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Expert Insights: Mike Bond Discusses CRE’s Latest Trends and Future Prospects

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Mike Bond is a senior lecturer in finance at the Eller College of Management, having previously taught at Cleveland State University. He earned his PhD in Financial Economics in 1985. His current research focuses on real estate finance, investments, healthcare finance and insurance, and venture capital. We asked him to tap his wealth of experience in commercial real estate to answer some questions about the current state of the industry and what its future looks like.

Portrait of Mike Bond, Senior Lecturer in Finance at the Eller College of Management

Mike Bond, Senior Lecturer in Finance at the Eller College of Management


Q: Could you start by telling us a little bit about your background and why you chose a career in commercial real estate?

I am a PhD financial economist who has taught, researched and consulted in a host of finance areas including residential and commercial real estate.

Q: Considering the COVID-19 outbreak, what are your thoughts on the CRE market in the US today in terms of trends and challenges?

The big problem, of course, is the fact that some businesses can’t pay their rents. In that case, building owners can’t pay their operating expenses and mortgages, which in turn causes losses for bank and nonbank lenders. The quicker we’re able to reopen, the better.

Q: What differentiates the commercial real estate market in Arizona from other major markets in the United States?

Arizona has a net inflow of people over time which means we need more houses, apartments and residential buildings. Of course, the people who are not retired work at companies that operate with commercial real estate. All new residents need groceries, medical services and so forth, so demand for CRE is generated.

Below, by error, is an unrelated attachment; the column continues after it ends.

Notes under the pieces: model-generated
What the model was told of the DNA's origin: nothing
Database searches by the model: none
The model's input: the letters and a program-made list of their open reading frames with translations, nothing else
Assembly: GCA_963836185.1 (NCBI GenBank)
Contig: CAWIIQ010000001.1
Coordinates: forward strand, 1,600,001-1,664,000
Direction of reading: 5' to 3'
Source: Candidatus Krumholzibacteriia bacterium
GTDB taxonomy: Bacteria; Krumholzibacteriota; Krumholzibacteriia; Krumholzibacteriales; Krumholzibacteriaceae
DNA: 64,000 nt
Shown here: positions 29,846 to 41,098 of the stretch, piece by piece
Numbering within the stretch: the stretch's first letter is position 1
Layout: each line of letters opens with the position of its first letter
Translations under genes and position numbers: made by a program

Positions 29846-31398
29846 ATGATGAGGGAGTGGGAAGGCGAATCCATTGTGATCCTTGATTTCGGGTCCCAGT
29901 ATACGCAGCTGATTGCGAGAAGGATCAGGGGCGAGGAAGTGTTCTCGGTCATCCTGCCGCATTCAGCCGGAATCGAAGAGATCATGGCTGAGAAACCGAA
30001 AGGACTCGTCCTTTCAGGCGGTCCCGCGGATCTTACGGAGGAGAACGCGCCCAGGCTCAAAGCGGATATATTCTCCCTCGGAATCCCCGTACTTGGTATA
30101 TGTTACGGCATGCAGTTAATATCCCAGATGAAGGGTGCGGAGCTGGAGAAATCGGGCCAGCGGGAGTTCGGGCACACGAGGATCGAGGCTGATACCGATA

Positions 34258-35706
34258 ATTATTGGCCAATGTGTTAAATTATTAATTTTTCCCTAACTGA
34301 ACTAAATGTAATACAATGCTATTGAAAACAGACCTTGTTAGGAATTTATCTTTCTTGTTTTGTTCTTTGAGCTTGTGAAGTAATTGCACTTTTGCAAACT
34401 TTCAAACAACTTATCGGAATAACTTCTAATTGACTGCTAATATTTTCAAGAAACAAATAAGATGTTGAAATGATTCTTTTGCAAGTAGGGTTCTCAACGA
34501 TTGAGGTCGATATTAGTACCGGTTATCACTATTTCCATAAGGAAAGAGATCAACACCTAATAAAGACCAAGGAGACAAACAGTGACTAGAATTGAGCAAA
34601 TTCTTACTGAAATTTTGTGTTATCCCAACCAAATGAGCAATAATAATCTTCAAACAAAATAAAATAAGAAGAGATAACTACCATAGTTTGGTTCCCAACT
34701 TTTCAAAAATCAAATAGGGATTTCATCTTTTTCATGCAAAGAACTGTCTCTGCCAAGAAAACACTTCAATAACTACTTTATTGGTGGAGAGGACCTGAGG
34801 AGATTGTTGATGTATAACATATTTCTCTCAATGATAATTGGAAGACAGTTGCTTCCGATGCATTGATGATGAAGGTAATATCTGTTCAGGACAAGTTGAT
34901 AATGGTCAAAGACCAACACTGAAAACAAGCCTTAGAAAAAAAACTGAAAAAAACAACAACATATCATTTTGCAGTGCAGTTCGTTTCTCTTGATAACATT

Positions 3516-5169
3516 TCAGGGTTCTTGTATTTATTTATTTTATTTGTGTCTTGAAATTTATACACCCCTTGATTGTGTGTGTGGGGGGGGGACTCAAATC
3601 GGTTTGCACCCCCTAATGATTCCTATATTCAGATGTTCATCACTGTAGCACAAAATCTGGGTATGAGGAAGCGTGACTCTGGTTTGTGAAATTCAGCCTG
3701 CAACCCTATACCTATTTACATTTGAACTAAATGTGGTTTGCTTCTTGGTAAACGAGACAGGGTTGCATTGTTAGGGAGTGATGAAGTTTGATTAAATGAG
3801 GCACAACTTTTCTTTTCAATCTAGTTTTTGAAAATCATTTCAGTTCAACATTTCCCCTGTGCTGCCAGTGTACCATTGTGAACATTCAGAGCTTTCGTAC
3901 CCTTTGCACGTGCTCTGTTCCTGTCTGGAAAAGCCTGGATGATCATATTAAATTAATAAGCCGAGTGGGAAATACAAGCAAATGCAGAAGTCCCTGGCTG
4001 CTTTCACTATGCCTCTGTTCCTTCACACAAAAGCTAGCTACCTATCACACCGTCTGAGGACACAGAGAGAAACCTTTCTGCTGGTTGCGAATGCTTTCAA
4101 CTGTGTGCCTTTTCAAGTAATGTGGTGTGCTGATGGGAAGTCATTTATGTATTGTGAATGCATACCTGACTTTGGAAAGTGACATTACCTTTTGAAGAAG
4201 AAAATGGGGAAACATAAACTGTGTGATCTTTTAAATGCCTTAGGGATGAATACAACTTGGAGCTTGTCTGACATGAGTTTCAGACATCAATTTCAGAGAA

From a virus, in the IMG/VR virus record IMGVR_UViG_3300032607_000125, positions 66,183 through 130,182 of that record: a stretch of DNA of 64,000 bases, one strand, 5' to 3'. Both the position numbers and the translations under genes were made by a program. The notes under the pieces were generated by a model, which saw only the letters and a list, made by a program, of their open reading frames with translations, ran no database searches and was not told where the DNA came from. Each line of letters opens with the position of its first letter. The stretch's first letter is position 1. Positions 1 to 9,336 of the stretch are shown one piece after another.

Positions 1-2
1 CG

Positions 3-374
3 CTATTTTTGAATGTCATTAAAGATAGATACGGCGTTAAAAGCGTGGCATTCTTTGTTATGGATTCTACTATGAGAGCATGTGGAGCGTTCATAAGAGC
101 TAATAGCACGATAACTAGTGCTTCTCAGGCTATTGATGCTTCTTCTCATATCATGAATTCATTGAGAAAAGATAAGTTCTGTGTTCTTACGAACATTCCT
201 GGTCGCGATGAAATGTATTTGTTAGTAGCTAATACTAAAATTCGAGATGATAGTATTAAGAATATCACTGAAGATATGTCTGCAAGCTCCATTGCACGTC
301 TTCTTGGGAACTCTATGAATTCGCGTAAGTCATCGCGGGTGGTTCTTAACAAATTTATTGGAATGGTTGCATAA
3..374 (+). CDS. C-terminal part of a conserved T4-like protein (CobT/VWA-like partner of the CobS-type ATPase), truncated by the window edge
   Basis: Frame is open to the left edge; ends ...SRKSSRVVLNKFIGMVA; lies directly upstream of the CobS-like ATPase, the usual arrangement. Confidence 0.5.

Q: How have you seen the industry evolve in the past years you’ve been involved in it?

There are several things. Brick and mortar retail has declined, being replaced by warehouse operations and online retailers. Lots of real estate finance is now done through securitization where Wall Street packages mortgages into various types of bonds for investors. It’s also much easier to access real estate data and info with the internet.

Q: Where do you see it going in the future?

Population is moving South and West, so that bodes well for Arizona. Obviously in the South-West U.S., water will be an increasingly big issue in the future. I do think we continue to make home buying too easy, with low down payments and high payment-to-income ratios. this increases the possibility of another housing crisis in 10-15 years. Currently, though, with very low mortgage rates, real estate is a pretty good investment.

Q: Are there any lessons from the past few years that you would impart as an absolute must for those looking to get into the CRE industry?

CRE is not an especially efficient market. Properties can stay over- and undervalued for years. You need great discipline to properly time these things. Also, in down markets, it’s difficult to get financing so available access to cash is crucial.

Q: What is your general assessment for the commercial real estate market in 2020? Have you spotted some interesting market trends, especially considering the current pandemic?

Cap rates (net rents divided by building value) range nationwide from 5.4% for apartments to 9% for hotels. With very low mortgage rates, CRE is looking like a good investment, assuming a quick economic bounce back.

Q: How has the evolution of online marketing impacted the commercial real estate industry?

As mentioned above, the online environment makes info readily and quickly available.

Q: Any other insights that you’d like to share?

Real estate is an asset you can lever. If you buy stocks and they go up by 10%, you make 10%. If you buy a building and put 20% down you make a lot more than 10%.

Interested in being interviewed for our Expert Insights series? Feel free to reach out to us at contributors@commercialcafe.com or check out other articles from our series here.

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